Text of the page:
Re: [TLS] Publication of draft-rhrd-tls-tls13-visibility-00

Ion Larranaga Azcue <> Wed, 11 October 2017 22:24 UTC

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From: Ion Larranaga Azcue <>
To: Nick Sullivan <>, Ralph Droms <>, "" <>
Thread-Topic: [TLS] Publication of draft-rhrd-tls-tls13-visibility-00
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Date: Wed, 11 Oct 2017 22:24:36 +0000
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Subject: Re: [TLS] Publication of draft-rhrd-tls-tls13-visibility-00
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I'm a newcomer here, so I may be wrong in some aspects (I apologize in advance for that) but at least I'd like to give my opinion...

I really don't feel confortable with the approach taken in this draft. Most of the proponents of these kind of "tapping" limit their scope to datacenters, but I agree with others in that it should be treated as if it will be used on the internet as a whole (as the specification does not prevent this kind of use, and we can't know how users and hosting companies will react to this functionality being available).

It's true that with this approach the client has to opt-in but once it has opted-in, the client has no control over which third party the encryption keys are passed to. Imagine a client opts-in because he knows there is an IPS within the network and the company hosting the server asks him to (I know at least one of our clients would certainly consider this). But some time later a malicious third party manages to coerce the hosting company to provide the keys to them instead (or in addition to) the IPS. From the point of view of the client, he wouldn't notice anything different (only a change in the key identifier but could be due to key renewal)...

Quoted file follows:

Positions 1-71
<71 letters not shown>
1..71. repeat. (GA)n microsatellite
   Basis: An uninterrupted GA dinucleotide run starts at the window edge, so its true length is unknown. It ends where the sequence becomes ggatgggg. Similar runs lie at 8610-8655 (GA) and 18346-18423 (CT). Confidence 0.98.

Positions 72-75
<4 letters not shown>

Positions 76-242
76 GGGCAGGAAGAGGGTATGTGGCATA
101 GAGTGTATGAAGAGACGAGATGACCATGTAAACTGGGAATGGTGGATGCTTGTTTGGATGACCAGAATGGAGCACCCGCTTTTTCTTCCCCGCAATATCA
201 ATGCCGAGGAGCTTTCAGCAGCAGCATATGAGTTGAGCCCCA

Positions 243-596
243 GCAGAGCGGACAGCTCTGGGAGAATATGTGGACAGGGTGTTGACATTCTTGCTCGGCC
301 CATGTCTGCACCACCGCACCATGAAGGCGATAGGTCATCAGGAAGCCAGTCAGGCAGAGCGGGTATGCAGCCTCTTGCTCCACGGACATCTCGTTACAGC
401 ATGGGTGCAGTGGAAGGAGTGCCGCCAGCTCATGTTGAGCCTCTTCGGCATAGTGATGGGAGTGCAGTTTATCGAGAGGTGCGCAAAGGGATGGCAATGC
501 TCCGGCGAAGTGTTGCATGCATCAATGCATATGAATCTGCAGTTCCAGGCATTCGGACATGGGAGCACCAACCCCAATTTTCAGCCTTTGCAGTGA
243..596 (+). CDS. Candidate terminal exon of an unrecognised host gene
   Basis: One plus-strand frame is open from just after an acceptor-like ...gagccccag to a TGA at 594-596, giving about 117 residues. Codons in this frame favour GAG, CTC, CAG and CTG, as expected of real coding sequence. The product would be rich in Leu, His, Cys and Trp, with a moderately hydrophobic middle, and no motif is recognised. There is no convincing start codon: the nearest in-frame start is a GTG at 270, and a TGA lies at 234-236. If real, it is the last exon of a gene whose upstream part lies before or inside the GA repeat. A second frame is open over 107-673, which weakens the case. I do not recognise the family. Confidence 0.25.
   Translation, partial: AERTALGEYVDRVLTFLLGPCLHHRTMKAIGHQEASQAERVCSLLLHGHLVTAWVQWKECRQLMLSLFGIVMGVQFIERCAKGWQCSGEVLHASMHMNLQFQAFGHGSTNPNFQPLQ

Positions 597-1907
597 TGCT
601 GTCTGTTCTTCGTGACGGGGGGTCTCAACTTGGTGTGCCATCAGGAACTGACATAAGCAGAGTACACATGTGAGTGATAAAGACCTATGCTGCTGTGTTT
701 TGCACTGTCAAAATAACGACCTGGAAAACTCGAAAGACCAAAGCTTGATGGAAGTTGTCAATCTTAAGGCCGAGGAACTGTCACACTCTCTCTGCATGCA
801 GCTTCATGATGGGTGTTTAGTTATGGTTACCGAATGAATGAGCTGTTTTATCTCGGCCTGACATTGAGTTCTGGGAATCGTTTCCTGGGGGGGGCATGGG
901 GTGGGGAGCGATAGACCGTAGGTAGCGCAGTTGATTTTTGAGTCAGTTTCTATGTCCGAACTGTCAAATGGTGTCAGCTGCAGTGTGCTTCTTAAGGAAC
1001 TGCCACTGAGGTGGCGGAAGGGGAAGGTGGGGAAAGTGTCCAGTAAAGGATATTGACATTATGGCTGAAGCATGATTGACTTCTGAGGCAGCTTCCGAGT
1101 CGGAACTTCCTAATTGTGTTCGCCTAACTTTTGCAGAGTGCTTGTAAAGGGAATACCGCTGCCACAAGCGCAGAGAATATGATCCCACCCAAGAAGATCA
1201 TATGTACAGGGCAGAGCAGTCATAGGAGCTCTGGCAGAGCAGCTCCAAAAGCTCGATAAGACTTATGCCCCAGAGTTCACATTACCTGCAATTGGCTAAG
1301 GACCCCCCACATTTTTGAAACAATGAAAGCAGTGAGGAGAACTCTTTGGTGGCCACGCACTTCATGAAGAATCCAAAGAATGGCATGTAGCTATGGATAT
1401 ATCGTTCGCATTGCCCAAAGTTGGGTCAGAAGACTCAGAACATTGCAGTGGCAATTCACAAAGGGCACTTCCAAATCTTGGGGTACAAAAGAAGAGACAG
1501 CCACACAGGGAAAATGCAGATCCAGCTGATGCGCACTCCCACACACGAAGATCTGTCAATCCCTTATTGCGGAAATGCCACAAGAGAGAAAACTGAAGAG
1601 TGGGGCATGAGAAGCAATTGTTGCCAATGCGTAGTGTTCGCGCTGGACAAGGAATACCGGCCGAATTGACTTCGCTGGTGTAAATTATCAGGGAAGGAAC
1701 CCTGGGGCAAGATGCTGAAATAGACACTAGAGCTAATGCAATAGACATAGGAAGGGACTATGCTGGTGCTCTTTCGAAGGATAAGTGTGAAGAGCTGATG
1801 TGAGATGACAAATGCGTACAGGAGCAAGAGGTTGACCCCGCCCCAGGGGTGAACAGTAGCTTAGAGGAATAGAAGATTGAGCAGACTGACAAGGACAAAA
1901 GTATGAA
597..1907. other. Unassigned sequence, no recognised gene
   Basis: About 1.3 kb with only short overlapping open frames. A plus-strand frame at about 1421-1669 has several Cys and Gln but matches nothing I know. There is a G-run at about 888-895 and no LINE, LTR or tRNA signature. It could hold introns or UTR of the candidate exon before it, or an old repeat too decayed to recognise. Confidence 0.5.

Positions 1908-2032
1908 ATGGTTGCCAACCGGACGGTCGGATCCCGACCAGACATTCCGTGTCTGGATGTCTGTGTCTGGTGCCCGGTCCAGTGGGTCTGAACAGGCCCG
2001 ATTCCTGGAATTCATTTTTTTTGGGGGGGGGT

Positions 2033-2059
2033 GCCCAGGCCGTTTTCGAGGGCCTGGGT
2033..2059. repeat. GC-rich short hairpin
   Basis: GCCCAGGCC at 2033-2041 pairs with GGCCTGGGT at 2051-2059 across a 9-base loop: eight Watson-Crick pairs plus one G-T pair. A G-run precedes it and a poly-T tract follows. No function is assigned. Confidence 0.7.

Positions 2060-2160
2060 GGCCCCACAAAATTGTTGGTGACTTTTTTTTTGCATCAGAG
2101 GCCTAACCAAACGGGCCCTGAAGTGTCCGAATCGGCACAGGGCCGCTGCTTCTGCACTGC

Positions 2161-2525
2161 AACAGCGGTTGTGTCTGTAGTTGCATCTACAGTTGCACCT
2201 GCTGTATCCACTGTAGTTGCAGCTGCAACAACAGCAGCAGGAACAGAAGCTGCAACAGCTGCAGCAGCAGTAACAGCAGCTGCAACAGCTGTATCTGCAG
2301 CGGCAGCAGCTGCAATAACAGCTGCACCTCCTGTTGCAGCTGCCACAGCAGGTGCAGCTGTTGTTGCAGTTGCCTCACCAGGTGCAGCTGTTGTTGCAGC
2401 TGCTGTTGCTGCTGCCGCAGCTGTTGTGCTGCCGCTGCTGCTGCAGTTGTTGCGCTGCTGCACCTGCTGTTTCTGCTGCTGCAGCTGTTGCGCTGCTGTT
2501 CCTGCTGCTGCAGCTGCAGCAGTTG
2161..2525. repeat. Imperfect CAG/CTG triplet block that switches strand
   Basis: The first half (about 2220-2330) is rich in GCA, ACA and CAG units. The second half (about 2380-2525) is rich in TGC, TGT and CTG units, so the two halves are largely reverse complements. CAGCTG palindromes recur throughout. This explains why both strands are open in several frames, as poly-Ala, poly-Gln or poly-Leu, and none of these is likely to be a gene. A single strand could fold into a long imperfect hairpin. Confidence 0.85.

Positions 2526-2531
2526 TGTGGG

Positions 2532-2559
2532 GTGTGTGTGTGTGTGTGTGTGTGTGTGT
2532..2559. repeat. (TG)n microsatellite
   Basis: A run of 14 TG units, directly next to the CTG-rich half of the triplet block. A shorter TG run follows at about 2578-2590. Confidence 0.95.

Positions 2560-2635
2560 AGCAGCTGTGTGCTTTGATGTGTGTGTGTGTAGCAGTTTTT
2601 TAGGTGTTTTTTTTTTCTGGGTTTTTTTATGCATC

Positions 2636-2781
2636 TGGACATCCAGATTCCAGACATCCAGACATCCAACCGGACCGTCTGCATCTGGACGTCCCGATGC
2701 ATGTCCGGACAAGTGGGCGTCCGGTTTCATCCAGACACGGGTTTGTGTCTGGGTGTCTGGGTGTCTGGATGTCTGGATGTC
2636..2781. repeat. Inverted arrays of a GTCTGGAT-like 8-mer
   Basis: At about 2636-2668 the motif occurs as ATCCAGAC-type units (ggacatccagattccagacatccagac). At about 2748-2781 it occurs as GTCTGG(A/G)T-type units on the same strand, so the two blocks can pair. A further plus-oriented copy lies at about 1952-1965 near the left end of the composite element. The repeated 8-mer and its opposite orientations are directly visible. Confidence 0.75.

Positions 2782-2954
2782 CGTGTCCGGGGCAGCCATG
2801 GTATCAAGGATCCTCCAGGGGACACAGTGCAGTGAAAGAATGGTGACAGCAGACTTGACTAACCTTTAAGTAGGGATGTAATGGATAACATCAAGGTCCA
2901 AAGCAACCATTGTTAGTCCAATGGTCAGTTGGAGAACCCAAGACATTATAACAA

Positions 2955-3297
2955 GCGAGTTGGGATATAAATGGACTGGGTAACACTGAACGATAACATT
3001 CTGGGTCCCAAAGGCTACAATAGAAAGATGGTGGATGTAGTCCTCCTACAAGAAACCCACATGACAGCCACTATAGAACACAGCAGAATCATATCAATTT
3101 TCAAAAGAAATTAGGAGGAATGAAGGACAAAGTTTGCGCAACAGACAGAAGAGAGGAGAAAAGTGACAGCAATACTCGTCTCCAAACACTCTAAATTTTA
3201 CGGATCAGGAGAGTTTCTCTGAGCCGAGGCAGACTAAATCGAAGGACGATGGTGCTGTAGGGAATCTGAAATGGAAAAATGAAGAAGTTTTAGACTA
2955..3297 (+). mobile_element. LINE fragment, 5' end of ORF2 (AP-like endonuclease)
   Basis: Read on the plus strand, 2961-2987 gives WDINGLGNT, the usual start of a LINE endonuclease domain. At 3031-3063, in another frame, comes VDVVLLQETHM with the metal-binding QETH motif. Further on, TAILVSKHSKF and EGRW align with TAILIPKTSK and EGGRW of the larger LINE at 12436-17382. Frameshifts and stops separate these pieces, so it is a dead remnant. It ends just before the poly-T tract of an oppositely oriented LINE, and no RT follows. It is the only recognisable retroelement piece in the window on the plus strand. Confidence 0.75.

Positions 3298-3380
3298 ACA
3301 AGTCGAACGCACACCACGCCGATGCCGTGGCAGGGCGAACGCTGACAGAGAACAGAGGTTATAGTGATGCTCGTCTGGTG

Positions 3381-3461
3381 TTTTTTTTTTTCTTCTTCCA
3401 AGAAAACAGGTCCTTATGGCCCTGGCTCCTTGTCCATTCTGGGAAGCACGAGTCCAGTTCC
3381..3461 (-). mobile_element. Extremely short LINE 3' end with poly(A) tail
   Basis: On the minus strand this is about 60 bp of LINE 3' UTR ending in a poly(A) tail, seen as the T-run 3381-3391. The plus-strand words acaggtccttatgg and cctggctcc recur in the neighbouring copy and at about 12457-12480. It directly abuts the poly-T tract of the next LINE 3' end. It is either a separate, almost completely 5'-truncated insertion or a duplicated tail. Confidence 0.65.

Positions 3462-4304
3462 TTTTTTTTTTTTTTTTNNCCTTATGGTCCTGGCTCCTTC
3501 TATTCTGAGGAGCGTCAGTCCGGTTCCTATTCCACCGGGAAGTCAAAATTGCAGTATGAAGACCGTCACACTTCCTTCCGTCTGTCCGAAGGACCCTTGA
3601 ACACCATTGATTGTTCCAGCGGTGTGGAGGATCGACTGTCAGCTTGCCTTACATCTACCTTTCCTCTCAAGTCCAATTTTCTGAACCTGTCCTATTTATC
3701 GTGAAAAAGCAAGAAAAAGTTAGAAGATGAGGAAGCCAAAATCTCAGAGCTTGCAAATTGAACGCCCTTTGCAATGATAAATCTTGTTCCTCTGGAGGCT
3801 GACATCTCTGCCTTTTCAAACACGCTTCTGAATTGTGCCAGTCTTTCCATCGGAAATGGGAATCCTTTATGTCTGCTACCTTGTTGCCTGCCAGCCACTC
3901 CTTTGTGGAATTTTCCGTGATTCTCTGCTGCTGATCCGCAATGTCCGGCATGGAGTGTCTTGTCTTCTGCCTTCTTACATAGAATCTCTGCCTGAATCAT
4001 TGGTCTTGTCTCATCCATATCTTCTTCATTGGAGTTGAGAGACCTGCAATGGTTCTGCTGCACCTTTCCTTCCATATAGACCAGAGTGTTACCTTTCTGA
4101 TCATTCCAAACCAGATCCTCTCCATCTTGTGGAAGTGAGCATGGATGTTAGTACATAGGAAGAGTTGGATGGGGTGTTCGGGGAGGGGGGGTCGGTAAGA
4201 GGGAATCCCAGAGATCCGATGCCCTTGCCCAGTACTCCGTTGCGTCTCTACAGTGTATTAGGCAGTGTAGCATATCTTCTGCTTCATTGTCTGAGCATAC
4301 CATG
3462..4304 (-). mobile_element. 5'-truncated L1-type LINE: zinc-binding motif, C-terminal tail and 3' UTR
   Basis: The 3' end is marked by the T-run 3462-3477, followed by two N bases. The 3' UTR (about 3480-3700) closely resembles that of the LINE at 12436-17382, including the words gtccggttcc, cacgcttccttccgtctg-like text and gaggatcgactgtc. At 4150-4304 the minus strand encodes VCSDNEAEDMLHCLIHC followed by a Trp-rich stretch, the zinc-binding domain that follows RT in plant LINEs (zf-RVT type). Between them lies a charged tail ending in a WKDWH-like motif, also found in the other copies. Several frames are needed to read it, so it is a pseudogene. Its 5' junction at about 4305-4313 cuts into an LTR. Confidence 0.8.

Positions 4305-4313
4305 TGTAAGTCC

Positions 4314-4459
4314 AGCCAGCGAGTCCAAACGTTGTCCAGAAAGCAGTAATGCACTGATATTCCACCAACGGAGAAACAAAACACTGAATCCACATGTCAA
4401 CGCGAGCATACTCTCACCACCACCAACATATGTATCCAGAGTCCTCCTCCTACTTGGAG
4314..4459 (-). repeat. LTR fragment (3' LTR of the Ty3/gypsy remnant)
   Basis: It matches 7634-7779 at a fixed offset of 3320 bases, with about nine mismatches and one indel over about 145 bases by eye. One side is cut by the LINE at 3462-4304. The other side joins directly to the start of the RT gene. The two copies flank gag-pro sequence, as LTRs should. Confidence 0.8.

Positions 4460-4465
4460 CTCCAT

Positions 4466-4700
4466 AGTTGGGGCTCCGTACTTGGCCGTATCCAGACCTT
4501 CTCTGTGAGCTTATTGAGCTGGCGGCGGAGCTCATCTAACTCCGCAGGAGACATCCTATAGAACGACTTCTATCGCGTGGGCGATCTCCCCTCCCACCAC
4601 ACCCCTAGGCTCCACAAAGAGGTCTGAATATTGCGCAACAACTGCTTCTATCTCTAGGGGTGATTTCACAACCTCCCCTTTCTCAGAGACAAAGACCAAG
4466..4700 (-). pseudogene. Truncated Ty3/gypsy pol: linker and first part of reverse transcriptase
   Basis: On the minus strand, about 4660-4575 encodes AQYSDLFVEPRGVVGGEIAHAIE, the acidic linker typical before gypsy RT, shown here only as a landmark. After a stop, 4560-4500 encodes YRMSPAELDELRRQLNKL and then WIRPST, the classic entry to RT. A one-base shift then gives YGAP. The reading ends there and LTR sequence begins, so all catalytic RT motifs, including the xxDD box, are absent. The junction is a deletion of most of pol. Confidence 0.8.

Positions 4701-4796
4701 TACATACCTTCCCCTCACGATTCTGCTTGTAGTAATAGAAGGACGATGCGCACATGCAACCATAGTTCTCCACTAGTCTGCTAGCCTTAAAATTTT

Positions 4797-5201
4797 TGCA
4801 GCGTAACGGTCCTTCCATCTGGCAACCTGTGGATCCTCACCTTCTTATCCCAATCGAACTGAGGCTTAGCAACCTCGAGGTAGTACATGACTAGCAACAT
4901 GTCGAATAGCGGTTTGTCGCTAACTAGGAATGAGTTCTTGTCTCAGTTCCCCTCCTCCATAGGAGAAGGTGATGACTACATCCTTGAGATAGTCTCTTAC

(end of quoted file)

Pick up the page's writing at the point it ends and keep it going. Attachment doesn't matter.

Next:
I think a way to solve this would be involving the client more in the visibility negotiation. For me, the client not only has to opt-in to the tapping, but should also have the possibility to unambiguosly identify the tapping third-party and accept or reject the connection accordingly. I had some naive idea for this but I was unable to accomodate it in the handshake as it is currently defined (in fact, I don't think this kind of control for the client can be provided without major changes to the handhsake protocol).

I also don't like the way security so greatly depends on SSWrapDH1 (as addressed in point 6 of Security Considerations). I expect many administrators will create long-lived keys in order to avoid the work to have to redistribute them, leaving connections open to attack during months after they take place (until SSWrapDH1 key renewal)...

Anyway, I think key life length could be addressed in later drafts, but the inability of the client to identify (and possibly reject) the tapping third party is a "no go" for me...


De: TLS <>; en nombre de Nick Sullivan <>;
Enviado: lunes, 9 de octubre de 2017 22:49
Para: Ralph Droms;
Asunto: Re: [TLS] Publication of draft-rhrd-tls-tls13-visibility-00

Ralph and Russ,

This draft addresses the two main concerns I had with draft-green:
1) Client opt-in
2) On-the wire visibility

There are clearly some details missing from this draft (such as how Ke is used as a symmetric key), but generally I think this approach is more explicit and therefore less likely to unintentionally impact the broader internet if used in the datacenter setting.


On Mon, Oct 2, 2017 at 1:31 PM Ralph Droms <<>> wrote:
We are about to publish draft-rhrd-tls-tls13-visibility-00.  The TLS extension defined in this I-D takes into account what we heard from the discussion regarding TLS visibility and draft-green-tls-static-dh-in-tls13-00 in Prague. Specifically, it provides an opt-in capability for both the TLS client and server and makes it clear on the wire that visibility will be enabled for the session.  The new mechanism does not depend on static handshake or session keys.

- Ralph and Russ

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